Friday, March 27, 2009

Moorhead prepares for the worst
Moorhead City Manager Michael Redlinger blogs about his city's efforts in dealing with severe flooding in the Red River Valley area. Also, more from this morning's Star Tribune.

Wednesday, March 25, 2009

City excellence recognized
Each year, the League of Minnesota Cities honors four cities for outstanding work that promotes quality of life in our communities. The 2009 winners will be announced in June, but videos featuring the 2008 winners--the cities of Breezy Point, Luverne, Sartell, and Woodbury--are now featured on the League's web site. At a time when cities are struggling to make ends meet, these stories serve as a valuable reminder of the good work and innovation emanating from our communities.

Monday, March 23, 2009

League explains budget management bill
A new legislative bill introduced to give cities the same budget-planning discretion as the Governor, State Legislature, and state agencies has been unfairly criticized as an attempt to suppress public information. League of Minnesota Cities Executive Director Jim Miller explains the real purpose of the bill in a St. Cloud Times opinion column.

Friday, March 20, 2009

City residents can help prioritize services
Red Wing is among the most recent Minnesota cities to schedule public forums for citizen discussion of how to resolve city budget challenges. These forums allow residents to share ideas and voice their opinions about priorities for city services. Red Wing officials are anticipating having to make dramatic budget cuts this year and again in 2010 due to expected losses in state aid.

Wednesday, March 18, 2009

Pick a mandate, any mandate….no, not that one!
Early in the Legislative session, Governor Pawlenty and state lawmakers asked cities, counties, and school districts to submit ideas for mandate relief to relieve some of the budget pressures associated with cuts to local government aids. Eliminating mandates, though, is easier said than done—at least a couple of suggestions are encountering stiff political opposition.

The Minnesota Newspaper Association has historically opposed any previous attempts by local governments to end the decades-long practice of publishing public meeting notices in local papers. Though the emergence of electronic media has rendered the practice nearly obsolete, and the cost of purchasing classified ads is a drag on city budgets, that opposition has re-emerged.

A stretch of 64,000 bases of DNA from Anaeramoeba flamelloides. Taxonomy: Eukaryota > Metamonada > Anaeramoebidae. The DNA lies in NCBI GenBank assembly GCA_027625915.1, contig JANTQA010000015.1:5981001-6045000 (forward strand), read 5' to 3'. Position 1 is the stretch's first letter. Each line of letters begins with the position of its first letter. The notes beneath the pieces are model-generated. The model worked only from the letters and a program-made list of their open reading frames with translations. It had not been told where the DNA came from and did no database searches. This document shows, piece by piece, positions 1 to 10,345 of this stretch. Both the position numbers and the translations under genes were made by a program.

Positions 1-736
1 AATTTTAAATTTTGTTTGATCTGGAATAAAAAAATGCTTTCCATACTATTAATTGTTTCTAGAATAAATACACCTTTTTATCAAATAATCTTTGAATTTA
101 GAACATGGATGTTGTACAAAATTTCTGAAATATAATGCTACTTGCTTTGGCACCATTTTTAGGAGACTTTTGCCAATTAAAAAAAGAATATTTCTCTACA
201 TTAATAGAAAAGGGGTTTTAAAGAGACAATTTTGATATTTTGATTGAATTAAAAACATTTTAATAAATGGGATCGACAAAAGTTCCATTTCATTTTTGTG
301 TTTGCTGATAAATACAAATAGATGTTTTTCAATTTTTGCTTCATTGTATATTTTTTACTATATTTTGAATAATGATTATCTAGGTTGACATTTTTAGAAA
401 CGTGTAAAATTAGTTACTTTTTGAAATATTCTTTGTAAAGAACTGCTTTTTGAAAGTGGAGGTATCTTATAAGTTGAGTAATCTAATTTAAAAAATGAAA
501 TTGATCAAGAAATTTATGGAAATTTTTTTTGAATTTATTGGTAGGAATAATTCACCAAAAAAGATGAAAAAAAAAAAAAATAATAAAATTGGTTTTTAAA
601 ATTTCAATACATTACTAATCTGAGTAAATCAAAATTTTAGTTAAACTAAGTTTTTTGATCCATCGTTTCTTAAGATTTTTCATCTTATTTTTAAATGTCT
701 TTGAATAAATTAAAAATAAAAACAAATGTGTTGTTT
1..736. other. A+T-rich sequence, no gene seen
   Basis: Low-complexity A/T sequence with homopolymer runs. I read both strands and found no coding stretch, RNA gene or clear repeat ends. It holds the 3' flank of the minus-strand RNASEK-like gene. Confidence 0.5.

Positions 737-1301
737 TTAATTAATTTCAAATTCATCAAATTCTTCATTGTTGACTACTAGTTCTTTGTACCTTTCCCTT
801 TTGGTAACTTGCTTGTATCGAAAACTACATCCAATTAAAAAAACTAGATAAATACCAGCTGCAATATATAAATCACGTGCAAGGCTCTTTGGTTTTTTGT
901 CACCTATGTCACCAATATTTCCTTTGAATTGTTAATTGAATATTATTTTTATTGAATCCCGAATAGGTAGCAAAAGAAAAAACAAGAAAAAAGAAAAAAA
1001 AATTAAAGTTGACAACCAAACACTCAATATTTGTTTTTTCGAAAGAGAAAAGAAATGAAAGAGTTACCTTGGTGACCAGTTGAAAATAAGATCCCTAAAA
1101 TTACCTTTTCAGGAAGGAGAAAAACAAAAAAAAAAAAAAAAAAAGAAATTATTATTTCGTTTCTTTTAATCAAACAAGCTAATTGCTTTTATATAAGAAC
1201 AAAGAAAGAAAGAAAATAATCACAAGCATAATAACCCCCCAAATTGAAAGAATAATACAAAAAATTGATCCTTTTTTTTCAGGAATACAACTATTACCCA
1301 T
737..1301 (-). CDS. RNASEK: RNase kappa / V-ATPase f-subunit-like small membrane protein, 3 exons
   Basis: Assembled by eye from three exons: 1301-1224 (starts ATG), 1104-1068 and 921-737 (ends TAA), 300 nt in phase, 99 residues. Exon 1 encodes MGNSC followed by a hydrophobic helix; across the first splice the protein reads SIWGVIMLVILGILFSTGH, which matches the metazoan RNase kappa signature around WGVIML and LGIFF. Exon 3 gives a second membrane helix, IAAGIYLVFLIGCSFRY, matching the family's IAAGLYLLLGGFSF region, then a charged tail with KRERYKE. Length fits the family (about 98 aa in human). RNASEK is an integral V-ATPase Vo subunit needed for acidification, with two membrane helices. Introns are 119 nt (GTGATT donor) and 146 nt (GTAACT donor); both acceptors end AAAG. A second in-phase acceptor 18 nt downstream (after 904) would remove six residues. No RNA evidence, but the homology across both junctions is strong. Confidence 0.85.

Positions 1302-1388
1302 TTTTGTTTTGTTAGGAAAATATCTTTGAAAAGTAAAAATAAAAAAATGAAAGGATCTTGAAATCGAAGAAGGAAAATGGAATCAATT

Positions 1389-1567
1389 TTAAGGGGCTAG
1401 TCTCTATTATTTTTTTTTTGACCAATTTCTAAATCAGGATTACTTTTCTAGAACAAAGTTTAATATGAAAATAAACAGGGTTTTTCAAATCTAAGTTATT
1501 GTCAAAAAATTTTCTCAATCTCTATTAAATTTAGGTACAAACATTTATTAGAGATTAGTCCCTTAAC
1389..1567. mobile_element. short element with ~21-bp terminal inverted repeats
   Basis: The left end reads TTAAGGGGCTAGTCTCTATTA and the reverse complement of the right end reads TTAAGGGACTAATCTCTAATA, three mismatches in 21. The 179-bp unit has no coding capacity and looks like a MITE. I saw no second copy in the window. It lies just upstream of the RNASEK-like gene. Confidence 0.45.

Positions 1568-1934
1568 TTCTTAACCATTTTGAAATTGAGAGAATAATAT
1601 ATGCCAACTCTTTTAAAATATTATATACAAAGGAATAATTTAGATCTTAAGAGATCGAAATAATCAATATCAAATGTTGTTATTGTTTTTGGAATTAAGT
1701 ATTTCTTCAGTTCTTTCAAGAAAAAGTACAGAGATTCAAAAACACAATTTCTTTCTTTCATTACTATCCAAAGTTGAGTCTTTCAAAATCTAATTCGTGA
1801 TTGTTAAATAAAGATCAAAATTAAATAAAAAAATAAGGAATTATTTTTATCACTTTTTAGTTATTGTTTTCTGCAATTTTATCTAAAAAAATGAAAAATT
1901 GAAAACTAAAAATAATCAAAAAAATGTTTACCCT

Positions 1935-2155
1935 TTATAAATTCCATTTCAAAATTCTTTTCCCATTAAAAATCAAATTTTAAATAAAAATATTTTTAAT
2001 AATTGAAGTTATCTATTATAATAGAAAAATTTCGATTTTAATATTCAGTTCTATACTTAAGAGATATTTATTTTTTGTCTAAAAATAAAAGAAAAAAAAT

Perhaps the mother-of-all mandates, state-imposed levy limits is apparently off-the-table, as well, according to the Governor. During the last legislative session, the Governor signed a bill into law that permits cities to increase their levies 3.9 percent OR the change in the IPD (implicit price deflator—the local government measurement of inflation), whichever is less. Right now the change in the IPD is running about 1 percent for 2010 and half that for 2011.

Senator Tom Bakk (DFL-Cook) recently introduced a bill that would adopt several mandate relief measures, including removal of levy limits. The bill was approved by the Senate Tax Committee, and awaits further action.
Main Street downturn sparks city-business alliances
According to a report recently released by the National League of Cities, locally owned retail businesses in America’s cities have been particularly vulnerable to the nation’s economic slump. As a result, many city officials are partnering with local business communities to address the retail slowdown.
On budget cuts and selective math
During several press conferences and public events over the past few weeks (including yesterday’s), Governor Pawlenty has declared that his proposed local government aid (LGA) cuts for 2009 makes up only about 5 percent of city revenue base, the total revenue collected by Minnesota cities through levies (property taxes) plus state aids.

So given the state budget mess and the disastrous economy, why are mayors and councilmembers complaining about single-digit cuts? After all, any well-managed city should have no trouble trimming five percent from its budget with cutting police officer and firefighter positions, right?

Though technically accurate, the Governor conveniently neglects to explain that his 5-10 percent includes the total revenue collections for all cities in Minnesota, including cities that do not receive LGA.

Of greater significance, though, is the fact that among the 700+ cities that do receive LGA, the Governor has proposed a 15 percent cut in funding for 2009 and 30 percent in 2010. Those latter numbers are far more revealing in terms of real impact on the operating budgets of LGA-receiving Minnesota cities, and the ability of cities to pay for basic services.

Bottom line: City operating budgets actually pay cop salaries, and salaries for other key service-providing city employees. LGA makes-up a huge portion of operating budgets for cities—a larger portion than the Governor’s characterization leads us to believe.